SEOUL, South Korea — A close political ally of President Moon Jae-in of South Korea was sentenced to two years in prison on Wednesday for conspiring with bloggers to illegally influence public opinion before Mr. Moon’s election in 2017.
The politician, Gov. Kim Kyoung-soo of South Gyeongsang Province in the country’s southeast, was taken to prison shortly after Seoul Central District Court convicted and sentenced him on Wednesday.
No evidence has emerged that Mr. Moon was aware of Mr. Kim’s activities. But the verdict is a political setback for the president, for whom Mr. Kim was a key adviser during the 2017 presidential campaign, in which Mr. Moon ran as a champion of clean politics.
Mr. Kim was accused of working with a blogger named Kim Dong-won, known widely by his alias, Druking, to sway online opinion in favor of Mr. Moon, both before and after the election.
In an indictment last year, prosecutors said a team led by the blogger had used special software to post 1.4 million comments, aimed at promoting Mr. Moon and his policies, on articles on domestic news sites between December 2016 and March 2018. The bloggers also generated 99.7 million “likes” and “dislikes” for the articles, according to prosecutors.
By doing so, prosecutors said, those involved in the scheme violated laws that prohibit secret online influence campaigns before an election.
Judge Sung Chang-ho said there was enough evidence to prove that Mr. Kim, the governor, had collaborated with Kim Dong-won. He personally visited the blogger’s office in late 2016 and endorsed his operation after watching him demonstrate the software, and he promised to help one of the blogger’s associates get a job in Mr. Moon’s government, the judge said.
“The crime of the accused lies not just in obstructing the business of internet portal sites, but also in attempting to distort public opinion by seriously damaging the function of online space to formulate them in a transparent manner,” Judge Sung said.
Prosecutors said the alliance fell apart early last year, after the governor failed to deliver the promised government job. The blogger then turned his operation against the Moon administration, prosecutors said. Mr. Moon’s party sued the blogger, accusing him of introducing an illegal smear campaign — but the subsequent investigation revealed his earlier activities on Mr. Moon’s behalf.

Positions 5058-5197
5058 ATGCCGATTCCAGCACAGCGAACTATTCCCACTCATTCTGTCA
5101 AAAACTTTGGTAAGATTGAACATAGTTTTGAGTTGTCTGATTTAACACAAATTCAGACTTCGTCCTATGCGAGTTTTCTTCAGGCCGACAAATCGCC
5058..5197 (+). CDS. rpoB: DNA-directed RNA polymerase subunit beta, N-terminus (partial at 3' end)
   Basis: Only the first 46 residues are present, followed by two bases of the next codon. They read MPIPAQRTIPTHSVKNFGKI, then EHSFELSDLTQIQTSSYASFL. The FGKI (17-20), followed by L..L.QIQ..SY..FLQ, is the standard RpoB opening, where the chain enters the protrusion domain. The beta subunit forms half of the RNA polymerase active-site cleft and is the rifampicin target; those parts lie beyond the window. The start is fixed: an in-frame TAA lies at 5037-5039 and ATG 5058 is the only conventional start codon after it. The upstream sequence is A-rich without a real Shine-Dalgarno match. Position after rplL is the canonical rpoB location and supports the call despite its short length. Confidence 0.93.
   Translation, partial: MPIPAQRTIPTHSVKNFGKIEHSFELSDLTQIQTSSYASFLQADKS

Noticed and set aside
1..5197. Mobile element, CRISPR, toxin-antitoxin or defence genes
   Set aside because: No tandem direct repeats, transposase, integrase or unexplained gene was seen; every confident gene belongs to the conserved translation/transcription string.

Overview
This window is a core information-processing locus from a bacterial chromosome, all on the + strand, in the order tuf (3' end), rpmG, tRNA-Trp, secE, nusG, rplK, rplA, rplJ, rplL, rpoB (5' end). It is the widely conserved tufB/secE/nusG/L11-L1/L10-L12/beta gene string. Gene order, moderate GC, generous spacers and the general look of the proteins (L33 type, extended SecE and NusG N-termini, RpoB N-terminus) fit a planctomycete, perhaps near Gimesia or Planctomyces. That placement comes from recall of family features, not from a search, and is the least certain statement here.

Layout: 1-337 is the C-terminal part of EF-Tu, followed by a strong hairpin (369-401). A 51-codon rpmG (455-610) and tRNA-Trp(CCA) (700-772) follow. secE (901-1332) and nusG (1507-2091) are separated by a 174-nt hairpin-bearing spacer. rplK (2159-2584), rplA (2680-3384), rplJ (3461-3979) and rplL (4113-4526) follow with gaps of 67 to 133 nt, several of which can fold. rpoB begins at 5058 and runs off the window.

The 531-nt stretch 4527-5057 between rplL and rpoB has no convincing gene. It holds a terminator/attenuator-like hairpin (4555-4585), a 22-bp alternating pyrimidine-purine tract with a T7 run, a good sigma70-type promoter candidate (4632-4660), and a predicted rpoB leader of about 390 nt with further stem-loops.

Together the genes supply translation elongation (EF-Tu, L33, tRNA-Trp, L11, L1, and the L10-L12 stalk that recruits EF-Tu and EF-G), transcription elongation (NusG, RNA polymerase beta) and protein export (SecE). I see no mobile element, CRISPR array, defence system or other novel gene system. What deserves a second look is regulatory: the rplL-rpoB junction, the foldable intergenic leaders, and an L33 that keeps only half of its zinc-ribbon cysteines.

Mr. Kim, the governor, who has denied the charges against him, said after his sentencing that he would appeal. “I will fight to the end,” he told reporters.
Mr. Moon’s office said the verdict was “completely unexpected.”
Kim Dong-wan, the blogger, who was tried separately, was also convicted on Wednesday. He was sentenced to three and a half years in prison.
The case has ironic echoes of the 2017 conviction of Won Sei-hoon, former director of South Korea’s main spy agency, the National Intelligence Service. He was sentenced to four years in prison for running a clandestine online operation to promote Park Geun-hye’s presidential campaign in 2012, which Ms. Park won.
A court found that Mr. Won had directed a secret team at the spy agency to work with private bloggers to smear Ms. Park’s political rivals, including Mr. Moon.
Mr. Moon vehemently denounced the spy agency’s meddling in domestic politics. He won the snap presidential election called in 2017 after Ms. Park was impeached and removed from office, and after becoming president he sharply curtailed the spy agency’s ability to operate domestically in areas not related to counterintelligence.
Mr. Kim’s conviction comes at a time when Mr. Moon is struggling to shore up his popularity. His approval ratings, which surpassed 80 percent last year as he engaged in diplomacy with North Korea, have recently fallen below 50 percent, with the economy sputtering and talks between the North and the United States having shown little progress.
The sentencing of Mr. Moon’s adviser is likely to provide new ammunition for critics of the president, most of them older South Korean conservatives skeptical of his North Korea diplomacy. Recent anti-government rallies in downtown Seoul organized by conservatives have been growing in size.